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\subsection{The update mechanism}
The implementation of the update mechanism consists of three parts which interact closely: checking for updates, reprogramming the device and reconfiguring the boot process.
This sections describes all three of these parts in detail.
The build-time configuration was extended to include a new option called \texttt{UPDATER\_URL}, which is the base URL used to query the update server.
Each device requires to have this option set to make the update work.
Skipping the option results in the exclusion of the code for update management during the build.
\subsubsection{Checking for updates}
Initially, each device queries the update server regularly for the current firmware version and initializes the update process if remote and local versions differ.
To do so, the update server provides a file for each device type containing the available version identifier, which is stored beside the firmware binary files.
These version identifier files are provided by the update server using \textit{HTTP 1.1}\cite{HTTP_1.1} under the following path pattern: \texttt{\$\{DEVICE\}.version} (whereas \texttt{\$\{DEVICE\}} is the device type name).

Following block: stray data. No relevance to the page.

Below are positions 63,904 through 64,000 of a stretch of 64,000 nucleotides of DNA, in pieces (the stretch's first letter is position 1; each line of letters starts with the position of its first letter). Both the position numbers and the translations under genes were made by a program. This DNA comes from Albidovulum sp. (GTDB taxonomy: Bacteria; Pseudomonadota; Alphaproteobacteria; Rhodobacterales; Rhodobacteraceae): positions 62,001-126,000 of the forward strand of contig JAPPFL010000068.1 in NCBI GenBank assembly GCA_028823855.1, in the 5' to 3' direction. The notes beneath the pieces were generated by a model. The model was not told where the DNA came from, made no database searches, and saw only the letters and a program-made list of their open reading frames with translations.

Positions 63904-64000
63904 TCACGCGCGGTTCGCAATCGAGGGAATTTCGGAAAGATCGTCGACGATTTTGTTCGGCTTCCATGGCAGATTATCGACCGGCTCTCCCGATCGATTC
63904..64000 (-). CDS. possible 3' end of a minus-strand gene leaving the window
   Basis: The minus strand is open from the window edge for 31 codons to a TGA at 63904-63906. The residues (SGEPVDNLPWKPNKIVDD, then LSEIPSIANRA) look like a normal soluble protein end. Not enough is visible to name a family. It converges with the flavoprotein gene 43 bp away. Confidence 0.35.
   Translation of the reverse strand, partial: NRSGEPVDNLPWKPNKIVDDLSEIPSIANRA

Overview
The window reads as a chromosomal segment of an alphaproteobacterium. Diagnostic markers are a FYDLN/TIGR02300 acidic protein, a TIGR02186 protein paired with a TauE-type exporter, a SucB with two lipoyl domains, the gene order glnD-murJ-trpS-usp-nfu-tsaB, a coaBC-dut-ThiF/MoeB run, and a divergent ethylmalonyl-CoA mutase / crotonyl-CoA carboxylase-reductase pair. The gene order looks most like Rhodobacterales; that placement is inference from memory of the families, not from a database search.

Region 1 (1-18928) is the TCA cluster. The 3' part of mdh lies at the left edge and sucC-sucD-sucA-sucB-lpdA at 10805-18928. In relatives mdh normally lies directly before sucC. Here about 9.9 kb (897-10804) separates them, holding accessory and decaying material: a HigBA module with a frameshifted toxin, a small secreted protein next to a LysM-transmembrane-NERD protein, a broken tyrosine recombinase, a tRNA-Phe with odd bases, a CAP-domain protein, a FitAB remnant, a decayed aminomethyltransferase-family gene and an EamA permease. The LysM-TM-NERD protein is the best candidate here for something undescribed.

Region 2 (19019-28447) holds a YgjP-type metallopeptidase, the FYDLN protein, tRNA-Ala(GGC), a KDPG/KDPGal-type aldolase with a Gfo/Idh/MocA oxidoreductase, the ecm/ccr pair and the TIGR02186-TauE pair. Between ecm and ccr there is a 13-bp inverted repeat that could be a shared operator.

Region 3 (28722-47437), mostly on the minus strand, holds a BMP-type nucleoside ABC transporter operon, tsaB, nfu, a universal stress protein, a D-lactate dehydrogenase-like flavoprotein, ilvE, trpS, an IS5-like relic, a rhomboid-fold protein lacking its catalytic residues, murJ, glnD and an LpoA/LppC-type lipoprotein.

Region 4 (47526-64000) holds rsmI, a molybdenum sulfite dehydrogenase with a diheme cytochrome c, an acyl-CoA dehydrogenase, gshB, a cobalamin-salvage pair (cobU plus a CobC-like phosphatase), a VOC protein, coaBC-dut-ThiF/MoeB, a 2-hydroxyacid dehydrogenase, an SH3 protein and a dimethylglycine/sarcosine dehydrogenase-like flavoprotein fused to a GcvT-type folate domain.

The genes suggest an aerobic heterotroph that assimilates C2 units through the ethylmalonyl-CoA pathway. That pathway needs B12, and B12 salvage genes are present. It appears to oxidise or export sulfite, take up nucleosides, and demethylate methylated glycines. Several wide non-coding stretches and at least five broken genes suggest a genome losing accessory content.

The version identifier can be an arbitrary string as the content is not interpreted semantically but only compared to the version identifier used during build time.
Each device tries to fetch the version identifier file once every hour.
After the version identifier file has been downloaded successfully, the whole file content is compared to the version identifier provided during build time.
If the version identifiers differ, the update process is initialized; in cases where the download has failed, the update server or the network connection was not available or any other error occurred, another attempt will be made at the next interval.
In addition to the interval, a special \textit{MQTT} topic shared by all devices is subscribed on device startup: \texttt{\$\{MQTT\_REALM\}/update}.
Every time a message is received on this topic, a fetch attempt for the version identifier file is triggered.
This allows faster roll-outs of updates and finer control for manual maintenance.
\subsubsection{Reprogramming the device}
As the \textit{ESP-01s} is only equipped with 1 MB of flash, this means that the whole memory is mapped to a contiguous address space.
Therefore, the second ROM can not be re-mapped to have the same start address as the first ROM.
While the firmware is executed without any dynamic linking mechanism and the chip does not support position independent code, the addresses used in the ROMs are dependent to the offset at which the firmware is stored.
This arises the need for building two firmware binaries, one for each target location.
To do so, a linker script for each of the two ROM slots was created, which is used to create two variations of the same firmware, only differing in ROM placement.